Summer Program Modules

**REGISTRATION FOR THE THE SUMMER PROGRAM
COMPARATIVE EFFECTIVENESS RESEARCH CLASS IS NOW OPEN**

Each July since 1999 the College of Public Health has trained hundreds of students, practitioners and researchers in applied biostatistical and epidemiological methods. This program brings highly regarded faculty from across the globe to provide hands-on education and training in a flexible short-course format. Registration information for the 2013 Summer Program will be available in early 2013.   

Attendees of the 2011 Summer Program Comparative Effectiveness Research course completed Modules 1-16, available on the CER Training Modules page, before attending the Summer Program.

Below are the 2011 Summer Program Modules, Modules 17-31. These modules are edited recordings of the 2011 Summer Program CER course discussions.   

Please see the bottom of the page for technical viewing requirements.

Module 17: Introduction to CER Using Observational Data

Instructor: Paul L. Hebert, PhD

This module, the first recording of the week-long Summer Program course, introduces Comparative Effectiveness Research. A historical context for CER and the foundations and fundamental challenges of this research are discussed. (26:56)

Module 18: Rubin’s Potential Outcome Framework

Instructor: Paul L. Hebert, PhD

This module reviews causal modeling. Important covered concepts include counterfactual outcomes, treatment heterogeneity, average treatment effects and treatment effects on the treated. (25:13)

Module 19: Can Quasi-Experiments Yield Causal Inferences?

Instructor: Matthew L. Maciejewski, PhD

This module outlines the quasi-experimental study. The benefits and limitations of quasi-experimental study designs are discussed. (33:49)

Module 20: Study Designs Appropriate for CER

Instructor: Matthew L. Maciejewski, PhD

This module reviews the elements of quasi-experimental studies. The lecture includes a discussion on cohort design and methods for preserving external and internal validity. (45:04)

Module 21: Defining the Treatment

Instructor: Paul L. Hebert, PhD

This module covers  identification of treatment in the observational CER study. This lecture also discusses the location of treatment data, specifically in Medicare datasets. (19:07)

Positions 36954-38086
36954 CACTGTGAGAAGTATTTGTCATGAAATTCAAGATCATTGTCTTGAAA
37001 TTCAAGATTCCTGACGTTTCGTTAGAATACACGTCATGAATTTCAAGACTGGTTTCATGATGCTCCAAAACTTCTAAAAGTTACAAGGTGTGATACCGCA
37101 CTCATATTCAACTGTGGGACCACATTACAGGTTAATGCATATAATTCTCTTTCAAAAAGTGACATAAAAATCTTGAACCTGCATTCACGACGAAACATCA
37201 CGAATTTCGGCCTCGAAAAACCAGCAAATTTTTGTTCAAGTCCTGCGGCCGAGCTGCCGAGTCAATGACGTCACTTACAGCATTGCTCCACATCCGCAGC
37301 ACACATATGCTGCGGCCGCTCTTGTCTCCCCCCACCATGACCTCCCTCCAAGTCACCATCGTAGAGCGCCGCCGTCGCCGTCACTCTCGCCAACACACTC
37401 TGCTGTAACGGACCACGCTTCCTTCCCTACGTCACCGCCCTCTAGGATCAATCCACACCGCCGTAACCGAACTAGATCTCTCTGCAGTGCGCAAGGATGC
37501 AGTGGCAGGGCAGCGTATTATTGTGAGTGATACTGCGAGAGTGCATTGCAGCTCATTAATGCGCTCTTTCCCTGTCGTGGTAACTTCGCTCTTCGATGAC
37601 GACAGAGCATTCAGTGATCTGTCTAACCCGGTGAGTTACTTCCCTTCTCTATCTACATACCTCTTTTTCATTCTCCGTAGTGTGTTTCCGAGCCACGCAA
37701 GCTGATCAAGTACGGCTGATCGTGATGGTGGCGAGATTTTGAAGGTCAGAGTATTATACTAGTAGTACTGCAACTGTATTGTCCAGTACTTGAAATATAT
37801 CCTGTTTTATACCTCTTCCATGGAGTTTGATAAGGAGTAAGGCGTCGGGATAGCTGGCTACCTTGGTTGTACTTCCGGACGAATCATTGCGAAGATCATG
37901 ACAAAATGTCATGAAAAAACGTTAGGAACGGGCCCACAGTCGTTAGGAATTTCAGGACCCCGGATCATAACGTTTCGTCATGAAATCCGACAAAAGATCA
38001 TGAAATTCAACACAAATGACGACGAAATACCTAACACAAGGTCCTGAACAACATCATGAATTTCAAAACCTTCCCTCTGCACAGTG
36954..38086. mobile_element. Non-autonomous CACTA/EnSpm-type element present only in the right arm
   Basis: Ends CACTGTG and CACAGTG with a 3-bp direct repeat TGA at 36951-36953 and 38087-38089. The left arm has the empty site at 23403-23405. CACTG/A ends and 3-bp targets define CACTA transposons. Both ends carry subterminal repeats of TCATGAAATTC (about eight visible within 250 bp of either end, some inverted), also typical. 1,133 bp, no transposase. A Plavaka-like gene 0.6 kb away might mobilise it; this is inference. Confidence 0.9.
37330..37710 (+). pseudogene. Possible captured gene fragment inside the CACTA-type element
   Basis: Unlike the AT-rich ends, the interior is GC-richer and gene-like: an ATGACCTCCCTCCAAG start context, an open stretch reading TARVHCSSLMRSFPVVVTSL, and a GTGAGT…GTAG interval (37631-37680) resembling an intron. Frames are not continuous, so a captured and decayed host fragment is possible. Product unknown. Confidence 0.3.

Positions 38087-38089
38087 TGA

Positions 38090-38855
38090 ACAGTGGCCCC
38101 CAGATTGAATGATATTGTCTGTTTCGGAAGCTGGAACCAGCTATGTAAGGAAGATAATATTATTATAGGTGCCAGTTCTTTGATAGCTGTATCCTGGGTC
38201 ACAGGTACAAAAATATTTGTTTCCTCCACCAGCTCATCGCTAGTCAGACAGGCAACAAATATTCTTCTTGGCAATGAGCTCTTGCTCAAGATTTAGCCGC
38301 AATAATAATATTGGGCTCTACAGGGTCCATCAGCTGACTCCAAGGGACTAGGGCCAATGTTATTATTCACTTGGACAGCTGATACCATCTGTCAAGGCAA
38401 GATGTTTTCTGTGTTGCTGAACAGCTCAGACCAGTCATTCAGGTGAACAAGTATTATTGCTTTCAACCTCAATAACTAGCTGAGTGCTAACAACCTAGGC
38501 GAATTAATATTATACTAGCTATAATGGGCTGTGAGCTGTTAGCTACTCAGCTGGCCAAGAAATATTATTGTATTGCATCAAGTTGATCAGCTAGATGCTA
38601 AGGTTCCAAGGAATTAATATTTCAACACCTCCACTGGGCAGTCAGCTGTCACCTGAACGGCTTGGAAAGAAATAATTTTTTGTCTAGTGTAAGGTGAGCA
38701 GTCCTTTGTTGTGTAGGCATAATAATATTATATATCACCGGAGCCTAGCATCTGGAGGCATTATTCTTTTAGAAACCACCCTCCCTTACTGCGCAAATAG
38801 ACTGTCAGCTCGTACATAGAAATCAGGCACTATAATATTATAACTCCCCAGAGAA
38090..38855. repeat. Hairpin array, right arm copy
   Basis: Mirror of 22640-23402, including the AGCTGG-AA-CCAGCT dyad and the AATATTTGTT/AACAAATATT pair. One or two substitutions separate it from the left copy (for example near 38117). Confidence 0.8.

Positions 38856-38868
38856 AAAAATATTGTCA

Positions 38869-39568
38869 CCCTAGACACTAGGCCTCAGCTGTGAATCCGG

Module 22: Does X Really Cause Y?

Instructor: Matthew L. Maciejewski, PhD

This module reviews the role of causality in quasi-experimental research. The effect of bias on quasi-experiments is also discussed. (16:53)

Module 23: Risk Adjustment

Instructor: Paul L. Hebert, PhD

This module describes methods for risk adjustment based on coding systems in administrative data. Covarites discussed include demographics, socio-demographics, comorbidity and severity. (42:43)

Module 24: Propensity Score Analysis for CER

Instructor: Matthew L. Maciejewski, PhD

This module outlines propensity score methodology. General principles guiding propensity score modeling are reviewed. A worked example illustrates  the process propensity score analysis and interpretation of the results. (67:32)

Module 25: Missing Data

Instructor: Paul L. Hebert, PhD

This module discusses the effect of missing data on research. Topics include types of missing data, missing data mechanisms and solutions to missing data problems. (78:42)

Module 26: Putting It All Together in a CER Analysis

Instructor: Paul L. Hebert, PhD

This module captures a discussion of the process to create a research publication. The example used is a work of the instructor. The discussion illustrates the application of study design, outcomse, covariates and methods principles in CER using Medicare data. (68:06)

Module 27: Instrumental Variable Exercise

Instructor: Paul L. Hebert, PhD

This module reviews instrumental variables exercises. The process of creating an instrument, testing the instrument’s correlation with treatment and confounding factors and methods for evaluting the instrumental variable estimate are discussed. (41:48)

Module 28: Unobserved Confounding Part 1

Instructor: Paul L. Hebert, PhD

This module begins with a discussion about appropriate use of propensity scores and instrumental variables and the influence of their fields of origin. Bias and efficiency, from the slides, are then reviewed. (40:26)

Module 29: Unobserved Confounding Part 2

Instructor: Paul L. Hebert, PhD

This module reviews randomization and selection bias. Worked examples for overcoming unobserved confounding and explanations of difference-in-difference estimators are inlcuded in this lecture. (44:36)

Module 30: Unobserved Confounding Part 3

Instructor: Paul L. Hebert, PhD

This module focuses on instrumenal variables. Properties and existing examples of good intrumental variables are discussed. (50:57)

Module 31: Unobserved Confounding Part 4

Instructor: Paul L. Hebert, PhD

This module revisits the existing examples of instrumental variables and presents a new worked example using instrumental variable analysis. (51:25)


Technical Information

To view a module, click the "View Module" button.

To print the slides corresponding to the lecture by clicking the "Print Slides" button.  

**Please note that to view instructional content, you will need to have the following free plug-ins installed on your computer:

- Microsoft Silverlight for viewing the modules, which is available here

- Adobe Reader for viewing printable slides and supplementary materials, which is available here

If you are still experiencing difficulty, please contact your network administrator.

 

Green Buckeye Certified CEPH CAHME